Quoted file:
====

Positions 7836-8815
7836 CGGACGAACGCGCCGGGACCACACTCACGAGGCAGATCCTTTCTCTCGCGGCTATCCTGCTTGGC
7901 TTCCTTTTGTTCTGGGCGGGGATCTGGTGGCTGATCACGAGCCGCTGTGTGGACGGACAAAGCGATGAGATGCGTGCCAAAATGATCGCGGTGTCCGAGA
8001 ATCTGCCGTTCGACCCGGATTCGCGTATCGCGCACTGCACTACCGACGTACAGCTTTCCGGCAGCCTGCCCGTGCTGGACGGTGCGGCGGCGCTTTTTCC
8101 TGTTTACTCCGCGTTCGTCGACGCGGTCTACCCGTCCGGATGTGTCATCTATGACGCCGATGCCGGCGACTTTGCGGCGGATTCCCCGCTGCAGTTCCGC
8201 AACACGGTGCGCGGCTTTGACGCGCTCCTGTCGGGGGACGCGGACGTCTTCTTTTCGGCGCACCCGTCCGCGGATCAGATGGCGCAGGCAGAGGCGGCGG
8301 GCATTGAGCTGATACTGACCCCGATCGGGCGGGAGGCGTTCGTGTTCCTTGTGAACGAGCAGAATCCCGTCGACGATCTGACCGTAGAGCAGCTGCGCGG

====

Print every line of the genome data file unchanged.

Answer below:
Positions 7836-8815
7836 CGGACGAACGCGCCGGGACCACACTCACGAGGCAGATCCTTTCTCTCGCGGCTATCCTGCTTGGC
7901 TTCCTTTTGTTCTGGGCGGGGATCTGGTGGCTGATCACGAGCCGCTGTGTGGACGGACAAAGCGATGAGATGCGTGCCAAAATGATCGCGGTGTCCGAGA
8001 ATCTGCCGTTCGACCCGGATTCGCGTATCGCGCACTGCACTACCGACGTACAGCTTTCCGGCAGCCTGCCCGTGCTGGACGGTGCGGCGGCGCTTTTTCC
8101 TGTTTACTCCGCGTTCGTCGACGCGGTCTACCCGTCCGGATGTGTCATCTATGACGCCGATGCCGGCGACTTTGCGGCGGATTCCCCGCTGCAGTTCCGC
8201 AACACGGTGCGCGGCTTTGACGCGCTCCTGTCGGGGGACGCGGACGTCTTCTTTTCGGCGCACCCGTCCGCGGATCAGATGGCGCAGGCAGAGGCGGCGG
8301 GCATTGAGCTGATACTGACCCCGATCGGGCGGGAGGCGTTCGTGTTCCTTGTGAACGAGCAGAATCCCGTCGACGATCTGACCGTAGAGCAGCTGCGCGG